She had an experience that evidently affected her a great deal; a beautiful and calming experience. Good for her (at least as long as she seems to have recovered from it nicely).
However, as a heartless, emotionless atheist, I feel it is my 'duty' to trample all over her heartfelt, beautiful story (!) and say I fail to see how it translates into an experience of a 'second reality'. I'm not sure if that's her own opinion of it or not, but it may seem that way at the end of the video, and in any case it seems to be the reason for posting it here at JWD with this particular topic headline.
The brain is a very complex and powerful computer, and any number of things may go wrong up there from time to time, from small almost unnoticed hiccups to grand mal seizures. My own laptop computer experienced an "aneurism" a few weeks ago; the memory chips on the video card went bad. The result was a very colorful display of corrupt characters and shapes on screen. Did it show me something profound; some alternative reality I should really make note of? No, although the display of colorful artifacts could be said to be beautiful, even a work of random art, and by some perhaps preferable to the usual boring display of the Desktop or Internet Explorer, all it showed me was what happens when the computer malfunctions; a skewed version of what the computer was supposed to show me.
When I drink alcohol, I become handsome, the girls around me become (more) beautiful, and I am suddenly liked by them all. If I 'kicked it up a notch' and did drugs like LSD, I would suddenly be able to fly, transport away to distant planets etc. Do these experiences reflect an alternative but equally relevant reality, or is it caused by a chemically altered state of my brain, misinterpreting information? If I was caught on tape while intoxicated and watched the video when I was back to being sober, would I be able to confirm that the experience while intoxicated was real, or would I get embarrassed at how I behaved?
Some creationist on YouTube once said that evolutionists can't trust their own brains, because they believe their brains are only 'a modified monkey brain' [sic], in other words didn't come from an already rational Creator. In actuality, it would probably be the other way around. If one accepts that all life has a natural cause, a common descent right down to the first life form, and that mutation, natural selection and a few other things are the main mechanics for how we got here from simple beginnings, it follows that the first faculties to evolve were simply cells that reacted - in some form or another - to outer, real stimuli. For instance, a type of cell on a creature's body became sensitive to light. The cells reacted to a real occurrence in the real world, and gave some kind of useful feedback about the world. This, over time, proved to be an advantage, and so light sensitive cells became the norm among many species. Over time, the sensitivity became a blurry image, and the blurry image became sharp. All the time in-between, the various stages gave feedback about the creature's actual surroundings though, otherwise it would have proved useless in most instances. Now - on the other hand, if we open up for a supernatural explanation of origins, we really can't trust our faculties and sensory inputs, because they may not have been created to react to real outer stimuli, and there's then no way of really knowing if we are "in the Matrix" or some similar sort of (spiritually) simulated world. Anything goes, pretty much.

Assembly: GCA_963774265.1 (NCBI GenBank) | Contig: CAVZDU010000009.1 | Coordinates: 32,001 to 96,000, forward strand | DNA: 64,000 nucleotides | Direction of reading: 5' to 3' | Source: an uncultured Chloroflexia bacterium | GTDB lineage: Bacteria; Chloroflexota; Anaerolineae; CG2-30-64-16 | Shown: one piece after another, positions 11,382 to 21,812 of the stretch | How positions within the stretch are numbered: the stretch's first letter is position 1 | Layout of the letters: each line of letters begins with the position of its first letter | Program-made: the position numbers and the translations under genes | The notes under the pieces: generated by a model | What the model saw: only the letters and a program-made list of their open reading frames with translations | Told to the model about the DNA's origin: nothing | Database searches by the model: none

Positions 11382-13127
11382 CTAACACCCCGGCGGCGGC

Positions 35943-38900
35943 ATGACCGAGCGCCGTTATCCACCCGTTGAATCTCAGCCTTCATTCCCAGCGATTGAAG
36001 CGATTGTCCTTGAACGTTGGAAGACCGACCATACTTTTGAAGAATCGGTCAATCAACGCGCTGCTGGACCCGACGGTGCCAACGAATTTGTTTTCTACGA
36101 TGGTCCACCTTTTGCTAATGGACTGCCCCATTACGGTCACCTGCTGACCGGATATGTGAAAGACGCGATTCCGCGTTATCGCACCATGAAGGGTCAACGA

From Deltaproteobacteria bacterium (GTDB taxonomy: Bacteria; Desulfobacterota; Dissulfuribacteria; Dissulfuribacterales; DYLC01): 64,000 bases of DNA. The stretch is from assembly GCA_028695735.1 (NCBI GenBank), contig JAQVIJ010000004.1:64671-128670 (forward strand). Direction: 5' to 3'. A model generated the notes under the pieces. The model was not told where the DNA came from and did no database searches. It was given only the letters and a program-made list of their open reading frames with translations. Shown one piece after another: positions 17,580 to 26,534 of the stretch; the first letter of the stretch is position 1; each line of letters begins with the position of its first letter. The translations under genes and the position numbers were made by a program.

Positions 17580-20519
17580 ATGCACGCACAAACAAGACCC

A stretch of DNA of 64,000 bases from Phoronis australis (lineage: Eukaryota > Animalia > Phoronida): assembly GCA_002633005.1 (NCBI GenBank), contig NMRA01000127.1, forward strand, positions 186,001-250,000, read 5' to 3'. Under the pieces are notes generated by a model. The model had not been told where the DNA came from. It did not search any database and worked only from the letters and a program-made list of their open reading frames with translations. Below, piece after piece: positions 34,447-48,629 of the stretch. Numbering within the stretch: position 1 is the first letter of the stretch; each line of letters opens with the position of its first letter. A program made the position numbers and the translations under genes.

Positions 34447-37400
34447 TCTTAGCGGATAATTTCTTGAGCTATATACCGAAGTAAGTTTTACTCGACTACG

Also, these kinds of out-of-body, spiritual experiences can be turned on and off as with a light switch by using, then staying away from, certain drugs. It's very reproducible. On and off. I guess one could go in the direction of saying that what happens is that the brain becomes more powerful and is able to tap into areas of the universe (or other dimensions) that we otherwise can't (a very common way of phrasing it). But it is my opinion at least that this is not the case; that brain cells are brain cells, and even if you fed them "rocket fuel", all they'd do would be to perhaps work better at solving a math problem for a short period of time, then burn out. I fail to see how it would make them "grow antennae" and "reach out" into a supernatural or other-dimensional world, even if such a world exists. If you give your computer's CPU more 'juice', it will work faster at the expense of becoming hotter, but it will not suddenly be able to communicate with the computer next to it, unless they are already on a network.
I hate to be the "grumpy, dream-killing atheist". I have no problem seeing that such experiences are profound for the person experiencing them, that 'seeing is believing' etc., and maybe it even makes them a better, more peaceful person because of it, but...
I'm sure some would look at my malfunctioning computer screen and go "Oh, look at all the pretty colors! I'm so glad I saw that!". Personally, I was more annoyed than anything.